Rutgers researchers determine New Jersey’s autism prevalence rate is 1 in 34
A new report by the Centers for Disease Control and Prevention (CDC), which uses research by Rutgers University, shows a significant increase in the estimated percentage of 8-year-old children with autism spectrum disorder (ASD) in the United States.
Photo Caption: Walter Zahorodny, an associate professor of pediatrics at Rutgers New Jersey Medical School who directed the New Jersey portion of the study, called the results “consistent, broad and startling.”
The report, released April 26, found that one in 59 children had autism, up an average of 15 percent from two years ago, in the 11 states included in the study. New Jersey’s rate was the highest of the states studied – one in 34, up 19 percent from two years ago. That puts the national rate of autism at 1.7 percent of the childhood population and New Jersey’s autism rate at 2.9 percent.
New Jersey is known for excellent clinical and educational services, so higher rates of autism in New Jersey are likely due to more accurate or complete case finding.
Walter Zahorodny, an associate professor of pediatrics at Rutgers New Jersey Medical School who directed the New Jersey portion of the study, called the results “consistent, broad and startling.” He said the analysis shows U.S. autism rates are continuing to rise rather than leveling off as the 2016 CDC report suggested. “It is now clear that what we saw in 2016 was just a pause along the way. It remains to be seen at what point ASD rates will plateau,” he said.
Zahorodny joined researchers in Arizona, Arkansas, Colorado, Georgia, Maryland, Minnesota, Missouri, North Carolina, Tennessee and Wisconsin in analyzing information collected from the health and special education records of 325,483 children who were 8 years old in 2014. They used the guidelines for ASD in the fourth edition of the American Psychiatric Association’s Diagnostic and Statistical Manual of Mental Disorders for their primary findings, but also reported ASD estimates according to the definition provided in the fifth edition of the Diagnostic and Statistical Manual of Mental Disorders.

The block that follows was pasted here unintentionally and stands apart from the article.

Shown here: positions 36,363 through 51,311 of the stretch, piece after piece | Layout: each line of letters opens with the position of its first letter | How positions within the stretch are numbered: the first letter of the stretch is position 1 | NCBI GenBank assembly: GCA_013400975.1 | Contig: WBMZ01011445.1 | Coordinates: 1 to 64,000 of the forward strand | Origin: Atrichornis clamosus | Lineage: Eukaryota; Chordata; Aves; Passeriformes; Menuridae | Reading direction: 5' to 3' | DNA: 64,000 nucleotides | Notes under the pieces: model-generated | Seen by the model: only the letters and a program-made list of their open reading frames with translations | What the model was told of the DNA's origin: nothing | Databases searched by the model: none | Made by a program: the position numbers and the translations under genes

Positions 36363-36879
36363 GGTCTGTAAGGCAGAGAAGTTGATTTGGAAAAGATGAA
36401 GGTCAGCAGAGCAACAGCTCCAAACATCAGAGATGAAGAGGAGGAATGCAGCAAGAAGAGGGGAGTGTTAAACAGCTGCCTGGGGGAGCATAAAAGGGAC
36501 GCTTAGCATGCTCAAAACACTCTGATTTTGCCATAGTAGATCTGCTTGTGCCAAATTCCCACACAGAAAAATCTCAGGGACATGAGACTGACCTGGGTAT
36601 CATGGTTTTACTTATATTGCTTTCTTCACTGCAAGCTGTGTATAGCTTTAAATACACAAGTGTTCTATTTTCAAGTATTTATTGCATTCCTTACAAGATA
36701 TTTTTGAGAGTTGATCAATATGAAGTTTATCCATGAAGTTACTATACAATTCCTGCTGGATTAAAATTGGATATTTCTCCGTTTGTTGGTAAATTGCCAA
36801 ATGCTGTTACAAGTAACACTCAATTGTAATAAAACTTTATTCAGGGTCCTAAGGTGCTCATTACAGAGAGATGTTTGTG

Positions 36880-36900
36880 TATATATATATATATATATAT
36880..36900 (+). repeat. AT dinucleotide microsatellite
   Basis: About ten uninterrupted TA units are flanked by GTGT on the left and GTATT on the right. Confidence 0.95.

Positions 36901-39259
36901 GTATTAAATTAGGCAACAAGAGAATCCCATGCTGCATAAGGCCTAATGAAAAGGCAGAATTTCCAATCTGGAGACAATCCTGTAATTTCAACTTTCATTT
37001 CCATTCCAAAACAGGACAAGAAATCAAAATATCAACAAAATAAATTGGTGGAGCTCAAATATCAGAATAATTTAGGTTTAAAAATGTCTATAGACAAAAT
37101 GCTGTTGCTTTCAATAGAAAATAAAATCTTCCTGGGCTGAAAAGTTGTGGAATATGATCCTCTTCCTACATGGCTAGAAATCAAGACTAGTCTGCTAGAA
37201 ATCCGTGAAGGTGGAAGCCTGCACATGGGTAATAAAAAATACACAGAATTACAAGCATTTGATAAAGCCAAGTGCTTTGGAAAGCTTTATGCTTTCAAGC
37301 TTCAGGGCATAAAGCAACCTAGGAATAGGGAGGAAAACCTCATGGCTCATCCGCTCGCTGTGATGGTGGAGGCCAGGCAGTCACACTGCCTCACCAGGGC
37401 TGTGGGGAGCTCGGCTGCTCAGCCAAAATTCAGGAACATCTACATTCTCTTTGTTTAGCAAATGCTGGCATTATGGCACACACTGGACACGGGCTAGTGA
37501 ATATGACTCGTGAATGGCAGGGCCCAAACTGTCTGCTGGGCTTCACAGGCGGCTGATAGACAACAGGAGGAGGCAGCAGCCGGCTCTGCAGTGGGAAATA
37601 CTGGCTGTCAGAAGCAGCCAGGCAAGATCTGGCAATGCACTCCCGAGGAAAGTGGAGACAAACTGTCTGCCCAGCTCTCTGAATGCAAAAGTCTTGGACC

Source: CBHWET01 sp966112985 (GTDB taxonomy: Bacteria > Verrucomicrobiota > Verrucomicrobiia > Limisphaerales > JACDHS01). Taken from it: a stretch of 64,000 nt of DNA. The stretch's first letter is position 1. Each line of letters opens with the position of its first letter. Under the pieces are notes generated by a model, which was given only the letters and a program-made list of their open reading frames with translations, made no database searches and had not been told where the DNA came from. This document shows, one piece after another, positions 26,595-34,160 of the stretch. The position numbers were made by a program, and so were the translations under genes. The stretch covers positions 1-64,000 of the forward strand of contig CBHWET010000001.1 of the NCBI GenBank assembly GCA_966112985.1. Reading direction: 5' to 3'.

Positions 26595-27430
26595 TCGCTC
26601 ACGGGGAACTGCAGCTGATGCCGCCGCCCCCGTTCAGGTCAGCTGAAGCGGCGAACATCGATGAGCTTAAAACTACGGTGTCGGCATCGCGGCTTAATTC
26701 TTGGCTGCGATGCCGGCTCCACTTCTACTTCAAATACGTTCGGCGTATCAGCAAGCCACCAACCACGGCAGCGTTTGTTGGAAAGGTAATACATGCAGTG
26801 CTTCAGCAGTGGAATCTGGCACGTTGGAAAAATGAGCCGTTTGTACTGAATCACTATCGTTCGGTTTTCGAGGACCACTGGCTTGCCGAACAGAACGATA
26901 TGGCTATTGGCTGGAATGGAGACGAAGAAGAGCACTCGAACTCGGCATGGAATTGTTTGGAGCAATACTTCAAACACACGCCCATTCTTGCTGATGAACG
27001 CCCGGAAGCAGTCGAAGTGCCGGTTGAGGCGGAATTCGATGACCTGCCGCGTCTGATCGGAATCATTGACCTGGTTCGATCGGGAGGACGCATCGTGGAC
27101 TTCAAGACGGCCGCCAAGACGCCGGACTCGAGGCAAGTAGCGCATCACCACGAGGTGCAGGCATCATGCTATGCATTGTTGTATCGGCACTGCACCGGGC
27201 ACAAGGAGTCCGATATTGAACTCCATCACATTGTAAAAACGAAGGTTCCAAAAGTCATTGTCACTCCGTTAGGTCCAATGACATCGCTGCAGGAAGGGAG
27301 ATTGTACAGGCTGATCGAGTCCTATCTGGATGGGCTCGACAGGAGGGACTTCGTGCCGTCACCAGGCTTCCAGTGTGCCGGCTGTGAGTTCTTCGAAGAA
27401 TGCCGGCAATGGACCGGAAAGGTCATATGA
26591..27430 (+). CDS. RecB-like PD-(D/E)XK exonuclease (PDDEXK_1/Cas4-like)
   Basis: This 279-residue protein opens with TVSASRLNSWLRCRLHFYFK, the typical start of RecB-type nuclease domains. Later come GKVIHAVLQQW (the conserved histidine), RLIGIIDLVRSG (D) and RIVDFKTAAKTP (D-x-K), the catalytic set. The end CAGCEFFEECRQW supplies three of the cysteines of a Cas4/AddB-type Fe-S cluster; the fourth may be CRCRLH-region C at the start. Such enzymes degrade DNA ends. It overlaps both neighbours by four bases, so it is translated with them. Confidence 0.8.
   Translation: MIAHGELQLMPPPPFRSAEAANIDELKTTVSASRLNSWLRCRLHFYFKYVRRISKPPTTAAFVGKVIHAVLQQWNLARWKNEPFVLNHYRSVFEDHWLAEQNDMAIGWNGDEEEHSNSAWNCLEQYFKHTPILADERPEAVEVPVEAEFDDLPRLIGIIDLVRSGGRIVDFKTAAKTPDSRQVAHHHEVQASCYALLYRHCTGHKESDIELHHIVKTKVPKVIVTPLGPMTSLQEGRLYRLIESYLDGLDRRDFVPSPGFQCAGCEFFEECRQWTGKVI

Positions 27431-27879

Across the network, the researchers found the prevalence of ASD ranged from a low of 13.1 per 1,000 children in Arkansas to a high of 29.3 per 1,000 children in New Jersey. ASD is four times more common among boys than among girls and white children are more often diagnosed with ASD than black or Hispanic children.
Although the estimates are not representative of the country as a whole, they are considered the benchmarks of ASD prevalence, Zahorodny said.
The researchers can’t explain why autism rates have been increasing across the United States. Factors associated with a higher risk of autism include advanced parental age – children of parents over 30 have heightened risk, which increases with parental age – maternal illness during pregnancy, genetic mutations, birth before 37 weeks gestation and multiple birth.
“These are true influences that are exerting an effect, but they are not enough to explain the high rate of autism prevalence,” said Zahorodny. “There are still undefined environmental risks which contribute to this significant increase, factors that could affect a child in its development in utero or related to birth complications or to the newborn period. We need more research into non-genetic triggers for autism.”
Children who are diagnosed early often respond better to treatment, said Zahorodny, who notes the average age of diagnosis – 53 months – has not changed in 15 years.
“Despite our greater awareness, we are not effective yet in early detection,” he said. “Our goal should be systematic, universal screening that pediatricians and other health providers provide at regular visits starting at 18 months to identify ASD as soon as possible.”
By Patti Verbanas